2.4. Common Aspects of Sustainability and Education

Some recent studies focused on finding the relation and common ground between higher education and sustainability and described it through four aspects: future orientation, normativity as part of rationality, global perspective, and theory involved in practice. Thus, Richard B. and Jan C. Schmidt (2014) described the term higher education in sustainability (HES) as a reconstructed scenario method between sustainability and education and argued that this scenario strategy is essential to boost higher education’s teaching strategies and employ its potential and competencies through promoting an integrated system that ensures the collaboration between theoretical courses and practical case study courses [35]. Furthermore, Cebrián, G. and Junyent, M. (2015) studied higher education students’ perceptions regarding education for sustainable development (ESD), and the results highlighted the disconnection between the existing sustainability theoretical frameworks and the actual students’ consciousness of ESD [36]. Thus, it is highly recommended that the education curriculum incorporates the ESD theoretical framework to promote the awareness and practice of ESD competencies among higher education students through interdisciplinary teaching and learning approaches [37,38]. Effective ESD in higher education requires different teaching strategies and methods that positively impact the education practices, empowering and improving the instructors’ and educators’ teaching styles to achieve a successful learning experience.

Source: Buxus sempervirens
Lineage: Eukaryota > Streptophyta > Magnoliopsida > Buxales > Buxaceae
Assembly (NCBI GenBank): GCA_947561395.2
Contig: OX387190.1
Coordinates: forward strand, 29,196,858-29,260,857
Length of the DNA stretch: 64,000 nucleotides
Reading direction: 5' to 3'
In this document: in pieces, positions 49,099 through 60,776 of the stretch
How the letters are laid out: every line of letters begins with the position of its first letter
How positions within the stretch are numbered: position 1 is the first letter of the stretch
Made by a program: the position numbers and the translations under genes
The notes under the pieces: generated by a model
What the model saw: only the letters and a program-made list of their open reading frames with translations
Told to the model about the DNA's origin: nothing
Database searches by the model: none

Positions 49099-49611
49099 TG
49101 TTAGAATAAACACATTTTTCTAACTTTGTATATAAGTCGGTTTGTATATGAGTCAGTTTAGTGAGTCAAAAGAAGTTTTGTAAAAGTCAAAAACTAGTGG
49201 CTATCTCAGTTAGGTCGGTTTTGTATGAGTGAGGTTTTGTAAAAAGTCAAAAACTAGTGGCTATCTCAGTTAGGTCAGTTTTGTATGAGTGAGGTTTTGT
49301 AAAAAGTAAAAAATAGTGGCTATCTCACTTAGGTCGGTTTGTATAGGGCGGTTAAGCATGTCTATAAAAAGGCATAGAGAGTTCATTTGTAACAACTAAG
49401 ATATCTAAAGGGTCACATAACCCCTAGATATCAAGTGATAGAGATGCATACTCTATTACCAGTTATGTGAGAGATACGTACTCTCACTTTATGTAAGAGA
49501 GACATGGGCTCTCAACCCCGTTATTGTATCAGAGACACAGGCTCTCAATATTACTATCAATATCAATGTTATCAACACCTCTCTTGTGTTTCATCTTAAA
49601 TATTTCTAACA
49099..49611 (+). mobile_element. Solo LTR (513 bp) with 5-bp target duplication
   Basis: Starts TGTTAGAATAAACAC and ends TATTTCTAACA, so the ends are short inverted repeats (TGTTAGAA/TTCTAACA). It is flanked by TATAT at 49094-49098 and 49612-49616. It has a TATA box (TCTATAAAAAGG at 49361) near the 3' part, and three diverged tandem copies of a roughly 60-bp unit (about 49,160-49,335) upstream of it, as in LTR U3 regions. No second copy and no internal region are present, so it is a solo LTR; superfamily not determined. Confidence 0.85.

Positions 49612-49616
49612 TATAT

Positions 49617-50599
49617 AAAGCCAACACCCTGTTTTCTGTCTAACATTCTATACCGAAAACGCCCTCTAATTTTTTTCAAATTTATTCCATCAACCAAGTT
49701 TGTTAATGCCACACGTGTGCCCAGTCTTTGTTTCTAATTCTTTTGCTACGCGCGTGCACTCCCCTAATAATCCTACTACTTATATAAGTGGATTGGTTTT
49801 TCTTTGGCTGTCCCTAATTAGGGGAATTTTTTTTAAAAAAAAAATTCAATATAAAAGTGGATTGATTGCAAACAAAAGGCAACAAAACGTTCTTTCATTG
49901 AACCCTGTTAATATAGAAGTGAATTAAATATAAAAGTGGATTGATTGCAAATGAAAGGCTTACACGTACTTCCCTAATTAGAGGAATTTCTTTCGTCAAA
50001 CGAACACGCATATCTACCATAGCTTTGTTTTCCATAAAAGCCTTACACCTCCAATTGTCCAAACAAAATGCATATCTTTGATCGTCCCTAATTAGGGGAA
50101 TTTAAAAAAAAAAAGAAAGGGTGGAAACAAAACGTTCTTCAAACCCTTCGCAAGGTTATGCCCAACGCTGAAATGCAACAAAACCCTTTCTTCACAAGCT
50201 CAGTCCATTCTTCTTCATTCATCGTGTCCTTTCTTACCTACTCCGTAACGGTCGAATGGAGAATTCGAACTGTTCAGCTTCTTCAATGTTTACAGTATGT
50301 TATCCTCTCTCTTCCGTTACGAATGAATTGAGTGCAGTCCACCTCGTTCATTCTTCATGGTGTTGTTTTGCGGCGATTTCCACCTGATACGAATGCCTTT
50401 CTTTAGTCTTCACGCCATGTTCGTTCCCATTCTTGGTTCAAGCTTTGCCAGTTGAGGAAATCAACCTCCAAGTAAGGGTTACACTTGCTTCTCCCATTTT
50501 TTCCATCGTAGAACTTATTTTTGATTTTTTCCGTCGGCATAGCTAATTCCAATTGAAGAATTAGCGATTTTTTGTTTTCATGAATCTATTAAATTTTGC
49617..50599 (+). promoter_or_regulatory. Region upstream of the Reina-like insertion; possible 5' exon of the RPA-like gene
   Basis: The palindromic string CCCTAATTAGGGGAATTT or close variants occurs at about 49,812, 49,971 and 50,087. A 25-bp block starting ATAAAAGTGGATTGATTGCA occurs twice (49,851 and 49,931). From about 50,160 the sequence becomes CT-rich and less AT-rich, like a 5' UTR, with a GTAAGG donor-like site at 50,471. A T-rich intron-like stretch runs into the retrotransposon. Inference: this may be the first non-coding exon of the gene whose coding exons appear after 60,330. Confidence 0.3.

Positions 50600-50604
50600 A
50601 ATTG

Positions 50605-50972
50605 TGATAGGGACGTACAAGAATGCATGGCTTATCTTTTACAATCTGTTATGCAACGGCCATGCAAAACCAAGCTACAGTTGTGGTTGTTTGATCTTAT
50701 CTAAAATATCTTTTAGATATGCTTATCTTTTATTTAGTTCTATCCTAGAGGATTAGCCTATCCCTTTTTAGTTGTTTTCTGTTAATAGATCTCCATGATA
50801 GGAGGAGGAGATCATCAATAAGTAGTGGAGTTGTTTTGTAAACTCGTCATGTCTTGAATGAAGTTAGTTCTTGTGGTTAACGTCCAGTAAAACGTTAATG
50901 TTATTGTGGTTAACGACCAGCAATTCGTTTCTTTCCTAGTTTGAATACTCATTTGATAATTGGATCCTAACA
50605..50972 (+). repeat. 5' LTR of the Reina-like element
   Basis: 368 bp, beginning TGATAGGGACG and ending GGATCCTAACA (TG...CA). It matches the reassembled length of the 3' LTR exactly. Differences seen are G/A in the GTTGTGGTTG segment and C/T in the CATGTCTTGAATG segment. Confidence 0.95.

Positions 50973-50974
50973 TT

On the other hand, Abubakar, I. et al. (2016) studied and evaluated the involvement of students in activities and projects focusing on environmental sustainability at the College of Architecture and Planning, University of Dammam in Saudi Arabia [39]. A total of 500 respondents from the seven universities of the Eastern Province in Saudi Arabia were assessed. The voluminous questionnaire was self-administrated and mainly focused on environmentally related lifestyle issues of sustainability such as choices of transportation to university, water usage, appliance choices, and purchasing of school supplies. No reference was made in this study to other SD topics such as gender equality or diversity. The results showed that students believe they lack opportunities for participation in sustainability activities and initiatives, especially the topics of transportation, energy, and water conservation. Most previous studies on this topic confirmed the importance of updating the curricula to integrate all sustainability aspects and dimensions (environmental, social, and economic).

3. Materials and Methods